There has been so much written on wearable devices for fitness, we’re tuning out a more important message about wearables – safety.  Wearable devices come in all shapes and forms.  They are a broad category.  But the number one feature I want to emphasize is GPS, short for Global Positioning System.

GPS is a satellite-based navigation system.  It consists of 24 satellites placed into orbit by the U.S. Department of Defense (DoD).  Since being deployed into space during the 1980s the government made GPS available for non-DoD use.  As a result, we’ve seen many innovations using GPS such as:

  • the creation of early automobile tracking systems like LoJack,
  • the adoption of navigation and routing systems by fleet truck and transportation companies,
  • the popularization of vehicle navigation systems in the consumer market,
  • the incorporation of GPS into wearable devices such as certain versions of the Fitbit, Misfit, Garmin, and
  • the evolution of GPS tracking for locating our keys, our cell phones, our keys and even our pets which might have a habit of getting lost.

But none of these are the purpose I’m asking you to consider.  There is one more important than all the rest, and that is personal safety.

We have a vulnerable population of individuals that suffer from forms of dementia, traumatic brain injury, autism, and other disorders that affect their ability to navigate our world with complete competency.  This segment of our population is not small.

  • The Alzheimer’s Association, indicates more than 5 million Americans live with Alzheimer’s disease. Additionally, they estimate that 1 out of every 3 senior adults will die from Alzheimer’s or another type of Dementia.
  • We are learning more everyday about Traumatic Brain Injuries (TBIs). But whether received as a soldier in action, an athlete participating in contact sports, or in an accident such as a high speed collision, TBI can leave an individual cognitively damaged.
  • All our children are vulnerable. But those on the autism spectrum, those mentally impaired, and those with communication impairments have special difficulties.  Imagine if you had little to no ability to communicate.  If you were lost you’d be confused, upset, scared and wouldn’t be able to get your message across to the average adult.

We love and value our parents, wounded warriors, children and others in this population.  A personal GPS device or ‘wearable’ can save their lives.  These wearables come in many forms, some are wonderful pieces of jewelry, some are watches, and some are personal fitness devices.  In selecting a wearable device keep in mind the following factors:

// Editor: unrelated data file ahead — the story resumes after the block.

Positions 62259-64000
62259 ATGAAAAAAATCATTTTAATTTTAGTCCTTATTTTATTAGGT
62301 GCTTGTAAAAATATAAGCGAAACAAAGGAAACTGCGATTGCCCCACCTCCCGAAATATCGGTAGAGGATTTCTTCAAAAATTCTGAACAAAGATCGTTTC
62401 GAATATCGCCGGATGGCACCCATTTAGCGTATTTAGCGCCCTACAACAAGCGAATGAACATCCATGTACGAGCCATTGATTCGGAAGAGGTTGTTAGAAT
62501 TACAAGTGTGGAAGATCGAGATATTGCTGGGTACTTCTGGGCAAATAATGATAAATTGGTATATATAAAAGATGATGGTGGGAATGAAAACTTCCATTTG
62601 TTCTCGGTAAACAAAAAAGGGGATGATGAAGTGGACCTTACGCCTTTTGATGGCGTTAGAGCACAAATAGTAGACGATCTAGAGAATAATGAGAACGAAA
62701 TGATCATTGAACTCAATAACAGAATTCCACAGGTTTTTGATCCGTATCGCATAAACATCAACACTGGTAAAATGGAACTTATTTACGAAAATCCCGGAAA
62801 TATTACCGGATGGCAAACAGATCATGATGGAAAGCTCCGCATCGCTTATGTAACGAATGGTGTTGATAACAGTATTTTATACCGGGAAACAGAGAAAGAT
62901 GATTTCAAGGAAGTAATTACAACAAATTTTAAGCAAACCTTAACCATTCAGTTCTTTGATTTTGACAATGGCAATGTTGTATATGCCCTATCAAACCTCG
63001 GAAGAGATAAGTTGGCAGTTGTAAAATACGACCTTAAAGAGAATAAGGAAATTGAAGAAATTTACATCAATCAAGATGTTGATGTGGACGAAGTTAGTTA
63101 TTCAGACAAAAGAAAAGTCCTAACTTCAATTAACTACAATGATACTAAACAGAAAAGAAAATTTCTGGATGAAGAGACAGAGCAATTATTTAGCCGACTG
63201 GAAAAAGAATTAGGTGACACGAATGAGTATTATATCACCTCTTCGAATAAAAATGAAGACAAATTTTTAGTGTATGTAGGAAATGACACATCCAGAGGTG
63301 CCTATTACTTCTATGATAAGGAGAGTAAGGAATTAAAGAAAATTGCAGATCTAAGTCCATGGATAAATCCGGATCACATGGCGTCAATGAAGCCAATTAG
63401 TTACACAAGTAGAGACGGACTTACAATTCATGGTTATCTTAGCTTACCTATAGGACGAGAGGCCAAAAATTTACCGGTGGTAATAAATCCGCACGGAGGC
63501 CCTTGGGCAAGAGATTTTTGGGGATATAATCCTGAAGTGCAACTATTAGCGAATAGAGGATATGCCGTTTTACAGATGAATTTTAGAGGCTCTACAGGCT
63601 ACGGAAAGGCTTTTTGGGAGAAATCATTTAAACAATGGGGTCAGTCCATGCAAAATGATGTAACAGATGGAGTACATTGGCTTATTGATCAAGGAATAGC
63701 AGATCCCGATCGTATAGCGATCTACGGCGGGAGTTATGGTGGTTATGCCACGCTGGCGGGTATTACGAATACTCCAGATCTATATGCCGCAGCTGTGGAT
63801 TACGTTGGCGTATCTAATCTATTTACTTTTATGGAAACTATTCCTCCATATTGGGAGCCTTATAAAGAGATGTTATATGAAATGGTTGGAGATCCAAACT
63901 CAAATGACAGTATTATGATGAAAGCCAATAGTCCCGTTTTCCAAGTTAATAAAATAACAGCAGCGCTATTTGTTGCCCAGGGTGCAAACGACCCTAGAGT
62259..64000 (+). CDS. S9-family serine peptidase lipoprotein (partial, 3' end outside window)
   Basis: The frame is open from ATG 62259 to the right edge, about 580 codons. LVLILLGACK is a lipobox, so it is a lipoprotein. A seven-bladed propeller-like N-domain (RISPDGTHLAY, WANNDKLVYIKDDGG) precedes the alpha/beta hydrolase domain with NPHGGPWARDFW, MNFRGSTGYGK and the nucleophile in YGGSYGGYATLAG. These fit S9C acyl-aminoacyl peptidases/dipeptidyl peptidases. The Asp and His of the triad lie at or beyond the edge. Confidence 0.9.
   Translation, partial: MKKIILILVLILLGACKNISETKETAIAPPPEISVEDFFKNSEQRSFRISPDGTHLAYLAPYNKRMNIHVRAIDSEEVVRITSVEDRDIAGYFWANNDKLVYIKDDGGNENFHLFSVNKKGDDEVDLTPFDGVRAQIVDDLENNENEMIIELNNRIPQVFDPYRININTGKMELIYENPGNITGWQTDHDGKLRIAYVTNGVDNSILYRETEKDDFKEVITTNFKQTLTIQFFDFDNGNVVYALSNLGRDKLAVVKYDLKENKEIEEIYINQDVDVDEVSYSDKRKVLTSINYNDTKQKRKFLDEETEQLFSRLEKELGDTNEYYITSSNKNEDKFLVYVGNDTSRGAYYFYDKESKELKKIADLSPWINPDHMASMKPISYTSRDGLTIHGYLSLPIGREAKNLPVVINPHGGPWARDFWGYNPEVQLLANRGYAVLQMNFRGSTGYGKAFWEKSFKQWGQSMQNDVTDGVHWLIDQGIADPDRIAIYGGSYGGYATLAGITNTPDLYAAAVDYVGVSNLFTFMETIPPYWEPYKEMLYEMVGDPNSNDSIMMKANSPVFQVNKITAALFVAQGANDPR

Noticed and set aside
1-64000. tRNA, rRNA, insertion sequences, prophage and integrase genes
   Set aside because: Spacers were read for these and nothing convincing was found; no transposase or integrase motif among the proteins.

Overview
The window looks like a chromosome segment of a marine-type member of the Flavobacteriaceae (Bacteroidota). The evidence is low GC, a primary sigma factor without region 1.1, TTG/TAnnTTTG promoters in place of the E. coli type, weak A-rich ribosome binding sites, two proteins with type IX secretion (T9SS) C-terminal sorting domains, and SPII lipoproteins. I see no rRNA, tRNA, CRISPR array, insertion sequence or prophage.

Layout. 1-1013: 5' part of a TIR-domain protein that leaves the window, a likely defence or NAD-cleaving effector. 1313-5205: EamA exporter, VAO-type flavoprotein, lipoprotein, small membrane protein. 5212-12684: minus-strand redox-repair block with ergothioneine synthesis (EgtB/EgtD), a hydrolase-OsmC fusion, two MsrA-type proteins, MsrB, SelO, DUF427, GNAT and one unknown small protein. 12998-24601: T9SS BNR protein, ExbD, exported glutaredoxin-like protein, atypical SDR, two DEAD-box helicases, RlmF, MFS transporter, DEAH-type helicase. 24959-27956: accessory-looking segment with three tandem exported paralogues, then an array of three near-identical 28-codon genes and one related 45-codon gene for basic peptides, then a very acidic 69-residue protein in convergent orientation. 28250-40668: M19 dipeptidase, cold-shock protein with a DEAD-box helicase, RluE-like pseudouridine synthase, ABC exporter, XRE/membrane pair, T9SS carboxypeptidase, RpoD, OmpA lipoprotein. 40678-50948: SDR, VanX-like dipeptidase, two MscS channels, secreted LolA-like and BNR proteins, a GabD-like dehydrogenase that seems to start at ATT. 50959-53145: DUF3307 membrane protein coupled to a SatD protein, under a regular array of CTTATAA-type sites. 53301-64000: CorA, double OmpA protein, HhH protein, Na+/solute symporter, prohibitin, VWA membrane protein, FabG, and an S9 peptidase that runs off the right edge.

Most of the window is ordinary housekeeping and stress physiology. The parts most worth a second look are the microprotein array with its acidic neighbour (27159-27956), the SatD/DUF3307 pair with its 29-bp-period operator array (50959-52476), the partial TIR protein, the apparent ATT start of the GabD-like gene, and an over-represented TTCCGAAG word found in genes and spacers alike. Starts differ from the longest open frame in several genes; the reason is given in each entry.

• Price: The price for these devices varies quite a bit.  A tracking device to find your keys could be $30 but prices can quickly escalate depending upon not only the technology but also materials and the ‘look’ of the piece.
  • Service: Investigate whether your device requires a service, subscription, or connectivity in addition to the cost of the device.
  • Technology: How well does the technology work?  Remember this is satellite technology.  In the same way that your vehicle navigation may not work when you are parked in a garage there are places that the technology may not work.  You should not expect 100% perfection but you should look for a device that gives you sufficient piece of mind for the price you are paying.  How is the device powered?  Devices require power.  Determine whether the device you are evaluating requires recharging, a new battery, or replacement.  Knowing this information can help you stay on top of ensuring it is powered.  Moreover, it can help you educate other care takers on how to ensure your loved one’s device is operational.
  • Wear-ability: What do I mean… “wear-ability”?  I mean will the recipient actually keep the device on all the time?  If you buy the most expensive GPS device and your child takes it off at every opportunity, then it isn’t effective no matter what you paid for it.  If your parent has dementia and will wear the bracelet 24 hours a day, then you’re headed down the right path.  This may be the factor we forget the most.  If you can provide a GPS tracking device that is worn constantly then it stands to reason a loved one that wanders off has a better likelihood of being found.

Now that you have more information about GPS location devices, I hope you will think about individuals in your life that may wander or may be vulnerable and might benefit from a wearable GPS device.  It is a frightening experience for the individual that is lost as well as for their family.  If a GPS device can offer a reasonable level of support in finding a loved one and fits your family’s budget, then consider one as a gift of security.   If they are able to track their daily steps, then consider it a terrific bonus feature!

Lisa Foy, Founder, The Curious Coyote

www.TheCuriousCoyote.comOn-Line Business Magazine